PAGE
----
Proud Union Plumber, Devoted Volunteer Hunts Colorado Elk on Brotherhood Outdoors
Braving mud, Texas size mosquitoes, intense heat and frustrating delays thanks to Mother Nature’s watery assault on southern Texas, volunteers from the Houston Gulf Coast Building and Construction Trades Council gave up countless weekends in 2015 to construct a 500 foot elevated boardwalk at the Trinity River National Wildlife Refuge. Once complete, the boardwalk will connect the city of Liberty, Texas, with the Refuge, providing hikers with access to13 miles of trails and a more intimate view of the bayou.
The man leading the charge is Michael E. Cramer, a proud member of UA Plumbers Local 68 and the Union Sportsmen’s Alliance (USA) and one of the most community-minded individuals you will ever meet.
“My conservation efforts and passion to give back and preserve our habitat have been ignited with my association with the USA,” Cramer said. “I have committee myself to help organize and guide to completion every function and project the USA has chosen to do in the Houston area.”
From USA dinners and conservation projects to the fishing tournament he has organized for fellow union members and their families for the past 18 years to the many volunteer positions he holds within his union, Cramer is always ready and willing to serve others.
In recognition of his many selfless efforts, the USA selected Cramer to be a guest star on its award-winning TV series, Brotherhood Outdoors – something Cramer said was “without a doubt, at the top of his [bucket] list.”
Late last October, Cramer caught a plane from Houston to Craig, Colorado, to hunt elk with Brotherhood Outdoors co-hosts Daniel Lee Martin and Julie McQueen and Majestic Trophy Outfitters. For Cramer, Craig held extra significance because it was the very area where he got lost for 3.5 days during a bow hunting trip in 1989, one month before the birth of the daughter he and his wife had been trying to conceive for 10 years.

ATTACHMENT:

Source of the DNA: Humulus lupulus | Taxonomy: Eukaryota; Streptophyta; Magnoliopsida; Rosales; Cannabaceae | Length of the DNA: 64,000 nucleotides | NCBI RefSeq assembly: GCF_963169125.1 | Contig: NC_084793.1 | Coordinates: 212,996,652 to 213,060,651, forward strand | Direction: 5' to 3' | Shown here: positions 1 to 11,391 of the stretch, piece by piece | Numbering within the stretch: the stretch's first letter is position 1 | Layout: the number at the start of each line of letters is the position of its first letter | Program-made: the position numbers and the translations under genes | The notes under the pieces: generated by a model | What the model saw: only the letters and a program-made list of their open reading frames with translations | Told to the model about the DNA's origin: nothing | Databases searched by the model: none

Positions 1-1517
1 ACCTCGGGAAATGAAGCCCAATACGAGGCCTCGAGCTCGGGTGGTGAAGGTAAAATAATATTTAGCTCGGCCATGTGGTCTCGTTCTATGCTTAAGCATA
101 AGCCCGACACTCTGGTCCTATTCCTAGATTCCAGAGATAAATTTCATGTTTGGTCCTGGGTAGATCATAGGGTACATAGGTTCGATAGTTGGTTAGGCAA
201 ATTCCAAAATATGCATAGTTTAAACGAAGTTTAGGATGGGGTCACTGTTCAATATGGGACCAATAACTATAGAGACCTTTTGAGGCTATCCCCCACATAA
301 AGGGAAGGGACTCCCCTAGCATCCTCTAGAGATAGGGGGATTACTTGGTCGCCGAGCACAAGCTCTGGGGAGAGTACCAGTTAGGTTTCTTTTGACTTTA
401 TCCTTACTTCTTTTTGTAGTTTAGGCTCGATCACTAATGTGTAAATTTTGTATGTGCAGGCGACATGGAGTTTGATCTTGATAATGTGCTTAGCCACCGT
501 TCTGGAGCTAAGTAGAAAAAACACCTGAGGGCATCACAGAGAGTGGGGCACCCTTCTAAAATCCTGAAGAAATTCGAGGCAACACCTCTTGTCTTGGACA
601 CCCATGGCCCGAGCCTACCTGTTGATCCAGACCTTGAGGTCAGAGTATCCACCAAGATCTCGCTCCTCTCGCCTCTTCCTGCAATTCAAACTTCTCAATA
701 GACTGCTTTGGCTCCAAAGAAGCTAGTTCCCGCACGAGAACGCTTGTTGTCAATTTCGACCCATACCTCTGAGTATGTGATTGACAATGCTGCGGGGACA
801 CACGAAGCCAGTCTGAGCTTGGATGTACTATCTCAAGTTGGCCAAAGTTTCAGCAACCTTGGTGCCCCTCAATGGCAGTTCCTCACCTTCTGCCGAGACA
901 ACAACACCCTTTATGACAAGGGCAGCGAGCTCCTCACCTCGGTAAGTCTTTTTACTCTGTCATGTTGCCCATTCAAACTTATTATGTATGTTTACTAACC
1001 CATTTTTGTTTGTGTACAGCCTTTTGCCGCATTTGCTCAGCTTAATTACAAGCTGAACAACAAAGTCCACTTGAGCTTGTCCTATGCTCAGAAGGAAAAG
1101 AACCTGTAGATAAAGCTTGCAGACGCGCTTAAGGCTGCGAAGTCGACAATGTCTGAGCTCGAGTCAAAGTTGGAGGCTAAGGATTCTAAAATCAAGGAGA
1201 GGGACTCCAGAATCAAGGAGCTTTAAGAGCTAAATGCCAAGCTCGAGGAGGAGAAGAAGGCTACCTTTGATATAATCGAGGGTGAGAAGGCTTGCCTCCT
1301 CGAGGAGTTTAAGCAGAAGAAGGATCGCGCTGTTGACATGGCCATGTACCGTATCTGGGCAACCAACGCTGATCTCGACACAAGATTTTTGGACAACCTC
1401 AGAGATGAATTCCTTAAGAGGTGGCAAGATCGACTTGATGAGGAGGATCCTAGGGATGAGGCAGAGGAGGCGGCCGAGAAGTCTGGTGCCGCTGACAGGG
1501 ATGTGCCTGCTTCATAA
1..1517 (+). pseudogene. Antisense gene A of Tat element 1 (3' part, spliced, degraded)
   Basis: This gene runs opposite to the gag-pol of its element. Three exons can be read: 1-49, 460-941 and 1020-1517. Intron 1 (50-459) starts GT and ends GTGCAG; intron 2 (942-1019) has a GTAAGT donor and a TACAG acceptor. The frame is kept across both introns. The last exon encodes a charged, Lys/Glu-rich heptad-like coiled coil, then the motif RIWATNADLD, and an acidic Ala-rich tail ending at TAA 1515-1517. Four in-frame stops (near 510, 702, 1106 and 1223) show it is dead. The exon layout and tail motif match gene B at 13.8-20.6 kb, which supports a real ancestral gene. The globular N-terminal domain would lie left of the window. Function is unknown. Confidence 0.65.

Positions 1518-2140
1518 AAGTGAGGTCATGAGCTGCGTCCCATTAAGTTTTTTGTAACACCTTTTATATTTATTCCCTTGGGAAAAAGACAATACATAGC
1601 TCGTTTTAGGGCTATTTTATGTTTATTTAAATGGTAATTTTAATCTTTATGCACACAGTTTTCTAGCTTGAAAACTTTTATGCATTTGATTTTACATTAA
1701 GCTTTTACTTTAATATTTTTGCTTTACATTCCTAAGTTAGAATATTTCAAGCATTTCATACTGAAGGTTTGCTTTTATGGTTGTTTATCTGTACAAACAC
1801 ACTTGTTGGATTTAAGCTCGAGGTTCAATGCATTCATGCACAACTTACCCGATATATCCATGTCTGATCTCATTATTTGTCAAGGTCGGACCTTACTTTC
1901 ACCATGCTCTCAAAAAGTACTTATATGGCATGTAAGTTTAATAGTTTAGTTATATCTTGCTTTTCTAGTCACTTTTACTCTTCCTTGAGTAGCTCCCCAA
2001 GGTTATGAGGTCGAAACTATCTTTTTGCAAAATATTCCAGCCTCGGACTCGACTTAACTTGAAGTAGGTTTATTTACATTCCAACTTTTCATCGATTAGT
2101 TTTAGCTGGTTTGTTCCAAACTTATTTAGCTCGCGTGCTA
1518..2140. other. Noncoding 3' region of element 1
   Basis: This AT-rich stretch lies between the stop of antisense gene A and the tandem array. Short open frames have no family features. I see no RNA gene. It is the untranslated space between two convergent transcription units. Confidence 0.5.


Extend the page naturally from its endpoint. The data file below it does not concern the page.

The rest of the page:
This time around, the only thing that got lost was Cramer’s luggage. Upon his arrival at the Denver airport, he discovered that his trunk filled with hunting clothes and equipment was missing. Instead of letting that set back get him down, Cramer burnt off his anxiety with 20 one-armed pushups right there in baggage claim.
Luckily, Cramer’s trunk did show up in time for the hunt, but the challenges didn’t end there. The plan for this post-rut hunt in late October was to take advantage of the elk migration as the cold weather pushed thousands of elk from high altitude to lower ground for food. But Mother Nature had a different plan with unseasonably warm temperatures. When a nice bull did show up on the first day of the hunt, it was past legal shooting light.
Despite the limited number of elk, Cramer maintained a positive outlook, dancing down the trails and taking in the gorgeous scenery.
“To harvest a game animal is always secondary to the total outdoor experience,” Cramer said. “I spend many hours in the field each year as these are the times I am most at peace and able to relieve myself from the stress we all experience from our daily activities. It’s hard to beat a beautiful sunrise or sunset, and I have witnessed many.”
On the final day of the hunt, the temperature dropped, and the snow began to fall just enough to get the elk moving around. As the daylight hours waned, several cow elk came into view with a bull behind them.
Does Cramer finally get his shot at a bull elk?
Tune in to Brotherhood Outdoors on Sundays at 11 a.m. ET on the Sportsman Channel. Visit www.BrotherhoodOutdoors.tv for full season schedule, photos, video clips and more.